WHAT IS HOME?
We’ve been packing up my mother’s house. The walls are bare now, the shelves empty. That house was never my home — my parents bought it after my father’s two terms as president were over — but it was their home, the house where they lived out their remaining years, the house where they each died.
The two homes from my childhood are gone — both demolished. In their place are enormous mansions, the kind of houses my father would have raised puzzled eyebrows at, as in ‘ Why would anyone want that much house around them?’ There was a part of him that always remained a small town boy from Dixon, Illinois. The property on a narrow dead-end street where we moved when I was 6 and where most of my memories reside looks completely different now. Where once the modest mid-century house, known as the General Electric house, was tucked into the hillside, a towering two story house — gleaming white and boasting 7 bedrooms and 10 baths — takes up most of the lot. The builders are using the fact that the property once belonged to my family, even calling the house “The Riviera White House,” which is either amusing or obnoxious depending on your viewpoint and mood.
So I’ve been thinking a lot about home these days — what it means, what longings it evokes. It is certainly a place, a structure that we perceive as safe and familiar, something that brims with memories and fills us with a sense of security and peace. But when homes are dismantled, as my mother’s house now is, they suddenly look plain and ordinary. We run to our memories to restore what was once there. To feel at home again.
In my novel The Earth Breaks in Colors, an earthquake damages much of Los Angeles, including the homes of some of the characters. Separated from one another, they make their way across a broken city to be reunited. They are trying to make it home…but not so much to the physical structures of their houses. They are trying to make it home to each other. They are pulled by love and longing for the people who made them feel at home within themselves.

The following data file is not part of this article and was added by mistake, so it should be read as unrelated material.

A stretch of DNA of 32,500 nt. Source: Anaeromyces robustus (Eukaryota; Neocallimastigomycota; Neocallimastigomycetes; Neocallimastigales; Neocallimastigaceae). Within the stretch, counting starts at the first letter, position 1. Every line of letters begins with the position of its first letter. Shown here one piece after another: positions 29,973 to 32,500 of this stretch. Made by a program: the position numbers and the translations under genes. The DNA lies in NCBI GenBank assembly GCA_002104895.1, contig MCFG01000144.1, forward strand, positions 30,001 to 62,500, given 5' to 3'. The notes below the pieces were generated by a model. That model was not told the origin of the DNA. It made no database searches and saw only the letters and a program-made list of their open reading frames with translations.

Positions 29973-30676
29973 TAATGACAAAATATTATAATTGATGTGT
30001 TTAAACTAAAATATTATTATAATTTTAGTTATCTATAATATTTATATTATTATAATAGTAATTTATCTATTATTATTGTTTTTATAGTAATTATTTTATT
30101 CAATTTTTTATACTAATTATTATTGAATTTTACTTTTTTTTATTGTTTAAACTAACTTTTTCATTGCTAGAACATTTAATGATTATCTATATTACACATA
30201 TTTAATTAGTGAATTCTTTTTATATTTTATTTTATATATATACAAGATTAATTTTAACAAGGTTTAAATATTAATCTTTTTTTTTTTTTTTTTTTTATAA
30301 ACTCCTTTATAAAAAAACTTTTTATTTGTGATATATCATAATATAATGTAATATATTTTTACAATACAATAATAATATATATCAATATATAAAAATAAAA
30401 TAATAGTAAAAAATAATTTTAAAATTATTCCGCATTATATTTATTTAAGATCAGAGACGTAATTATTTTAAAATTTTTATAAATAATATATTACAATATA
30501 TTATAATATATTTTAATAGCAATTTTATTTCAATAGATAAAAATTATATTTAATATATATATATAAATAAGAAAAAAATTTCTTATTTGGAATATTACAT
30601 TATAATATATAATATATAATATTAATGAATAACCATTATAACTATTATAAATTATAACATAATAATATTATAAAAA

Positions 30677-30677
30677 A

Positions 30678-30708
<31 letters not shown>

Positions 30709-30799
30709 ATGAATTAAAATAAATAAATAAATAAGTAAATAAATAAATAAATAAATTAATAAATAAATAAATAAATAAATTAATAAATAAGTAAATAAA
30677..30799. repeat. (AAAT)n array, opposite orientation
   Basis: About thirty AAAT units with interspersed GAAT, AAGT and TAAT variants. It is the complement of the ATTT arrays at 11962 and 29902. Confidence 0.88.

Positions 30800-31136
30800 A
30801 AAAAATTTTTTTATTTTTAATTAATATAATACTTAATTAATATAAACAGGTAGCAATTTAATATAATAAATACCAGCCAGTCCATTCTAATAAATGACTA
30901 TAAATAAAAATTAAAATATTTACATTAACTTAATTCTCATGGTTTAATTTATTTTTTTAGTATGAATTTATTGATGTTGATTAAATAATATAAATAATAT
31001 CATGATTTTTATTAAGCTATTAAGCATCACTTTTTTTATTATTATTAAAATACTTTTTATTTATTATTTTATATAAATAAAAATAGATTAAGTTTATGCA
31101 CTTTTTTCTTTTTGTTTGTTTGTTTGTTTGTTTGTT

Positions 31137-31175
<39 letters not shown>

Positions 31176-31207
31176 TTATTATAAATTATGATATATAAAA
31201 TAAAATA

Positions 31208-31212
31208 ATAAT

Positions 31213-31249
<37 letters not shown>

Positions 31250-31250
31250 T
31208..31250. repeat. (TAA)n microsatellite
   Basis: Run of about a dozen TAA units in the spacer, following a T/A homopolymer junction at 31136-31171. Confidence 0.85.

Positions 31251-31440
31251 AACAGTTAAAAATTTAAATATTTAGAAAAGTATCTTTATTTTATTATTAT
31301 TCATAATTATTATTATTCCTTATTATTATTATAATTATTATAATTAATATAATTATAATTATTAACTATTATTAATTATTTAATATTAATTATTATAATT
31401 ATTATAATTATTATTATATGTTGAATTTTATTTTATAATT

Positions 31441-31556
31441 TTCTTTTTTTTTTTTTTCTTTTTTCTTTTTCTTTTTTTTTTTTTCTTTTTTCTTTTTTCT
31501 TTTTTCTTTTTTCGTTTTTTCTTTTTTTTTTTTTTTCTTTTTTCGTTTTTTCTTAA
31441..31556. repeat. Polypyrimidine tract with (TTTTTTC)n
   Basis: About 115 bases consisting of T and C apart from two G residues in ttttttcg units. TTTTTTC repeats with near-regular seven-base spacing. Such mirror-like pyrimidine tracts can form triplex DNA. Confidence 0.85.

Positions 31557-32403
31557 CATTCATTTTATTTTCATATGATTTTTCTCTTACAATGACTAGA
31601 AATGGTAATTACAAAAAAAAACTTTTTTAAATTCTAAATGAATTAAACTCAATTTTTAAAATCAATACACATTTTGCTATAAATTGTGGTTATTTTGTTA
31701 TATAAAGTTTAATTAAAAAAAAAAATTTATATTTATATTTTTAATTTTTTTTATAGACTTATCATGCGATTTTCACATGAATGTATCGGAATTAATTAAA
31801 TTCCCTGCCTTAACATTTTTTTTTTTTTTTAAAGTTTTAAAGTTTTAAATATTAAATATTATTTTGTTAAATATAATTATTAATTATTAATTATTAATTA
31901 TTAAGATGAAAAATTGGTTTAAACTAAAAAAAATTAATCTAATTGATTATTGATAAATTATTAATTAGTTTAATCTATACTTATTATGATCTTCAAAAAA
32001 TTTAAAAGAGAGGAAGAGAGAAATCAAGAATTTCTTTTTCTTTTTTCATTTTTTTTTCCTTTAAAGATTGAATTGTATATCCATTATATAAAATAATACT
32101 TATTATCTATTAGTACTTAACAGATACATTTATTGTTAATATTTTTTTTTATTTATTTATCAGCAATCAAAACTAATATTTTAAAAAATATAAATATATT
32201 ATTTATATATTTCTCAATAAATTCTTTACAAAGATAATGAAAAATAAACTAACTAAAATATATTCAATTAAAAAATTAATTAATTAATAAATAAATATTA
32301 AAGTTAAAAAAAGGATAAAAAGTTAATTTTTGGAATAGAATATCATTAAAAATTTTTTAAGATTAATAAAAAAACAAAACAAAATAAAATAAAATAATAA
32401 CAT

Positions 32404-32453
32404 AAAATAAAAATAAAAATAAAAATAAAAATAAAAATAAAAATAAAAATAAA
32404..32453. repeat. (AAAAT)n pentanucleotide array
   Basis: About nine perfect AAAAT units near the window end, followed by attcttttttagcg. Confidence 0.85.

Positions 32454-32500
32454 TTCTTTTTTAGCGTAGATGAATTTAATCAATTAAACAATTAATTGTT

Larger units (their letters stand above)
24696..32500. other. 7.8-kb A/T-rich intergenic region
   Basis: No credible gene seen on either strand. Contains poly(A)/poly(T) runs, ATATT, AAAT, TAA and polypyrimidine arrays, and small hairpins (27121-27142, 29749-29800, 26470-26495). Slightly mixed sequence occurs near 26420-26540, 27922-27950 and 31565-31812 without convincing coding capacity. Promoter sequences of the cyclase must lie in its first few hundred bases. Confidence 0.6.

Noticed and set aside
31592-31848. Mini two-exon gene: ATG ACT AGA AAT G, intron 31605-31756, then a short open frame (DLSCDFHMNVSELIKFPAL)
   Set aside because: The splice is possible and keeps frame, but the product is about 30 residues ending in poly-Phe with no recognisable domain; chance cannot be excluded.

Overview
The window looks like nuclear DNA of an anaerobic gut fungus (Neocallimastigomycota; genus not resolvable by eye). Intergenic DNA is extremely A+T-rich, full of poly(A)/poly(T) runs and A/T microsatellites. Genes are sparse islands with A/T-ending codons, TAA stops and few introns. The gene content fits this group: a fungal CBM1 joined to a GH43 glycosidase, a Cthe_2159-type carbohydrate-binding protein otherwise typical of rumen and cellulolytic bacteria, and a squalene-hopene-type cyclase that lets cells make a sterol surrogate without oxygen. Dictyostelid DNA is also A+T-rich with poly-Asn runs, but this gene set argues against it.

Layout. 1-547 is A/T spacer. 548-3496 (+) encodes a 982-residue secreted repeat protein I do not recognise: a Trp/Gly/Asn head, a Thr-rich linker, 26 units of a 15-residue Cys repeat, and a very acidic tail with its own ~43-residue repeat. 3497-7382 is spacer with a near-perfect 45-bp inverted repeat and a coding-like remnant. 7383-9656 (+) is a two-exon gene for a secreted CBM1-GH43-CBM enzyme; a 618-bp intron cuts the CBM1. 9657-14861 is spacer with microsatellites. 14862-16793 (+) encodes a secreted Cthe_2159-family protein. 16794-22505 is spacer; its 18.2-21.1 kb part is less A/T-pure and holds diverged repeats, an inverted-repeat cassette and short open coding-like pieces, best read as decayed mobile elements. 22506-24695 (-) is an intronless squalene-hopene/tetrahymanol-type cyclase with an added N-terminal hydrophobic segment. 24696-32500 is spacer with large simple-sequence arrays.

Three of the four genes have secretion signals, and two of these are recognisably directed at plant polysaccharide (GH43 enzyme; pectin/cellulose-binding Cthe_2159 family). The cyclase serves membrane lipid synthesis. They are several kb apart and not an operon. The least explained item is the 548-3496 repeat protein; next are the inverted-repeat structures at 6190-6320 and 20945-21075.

Ultimately that’s what I think home is — where we live inside ourselves, the walls of our hearts that hold safe the people we love who we have let in and kept warm. Who have kept us warm when life has turned cold and who have reminded us that tenderness is a strong rope that can pull all of us through the roughest waters. Our home is the place inside us that is filled with laughter and loss and love, where memories wait around every corner, where regrets live alongside triumphs. It’s a place of shadows and light. When the characters in The Earth Breaks in Colors find one another, they have come home, even though they don’t know yet if their houses are still standing.
Sometimes we have to travel treacherous paths to realize what home really is. In The Wizard of Oz, when Glenda finally tells Dorothy that all she has to do is click her heels 3 times and say ‘There’s no place like home,’ Dorothy says, “That’s all? Why didn’t tell you tell me that before?” Glenda says, “Well, my dear, you wouldn’t have believed me.”
I drive past the places where I was once a baby, a toddler, a surly teenager, and in my memories I’m home. I look at the bare walls and empty rooms of my parents’ house and remember how they loved the view of the city from the sweep of their garden. How, when the moon was full, it seemed closer from that hilltop. And I think about this: wherever we go from here, after this life, is perhaps the most profound version of home. My parents are somewhere past the moon and stars, but just as love was their home in this world, they have come home again.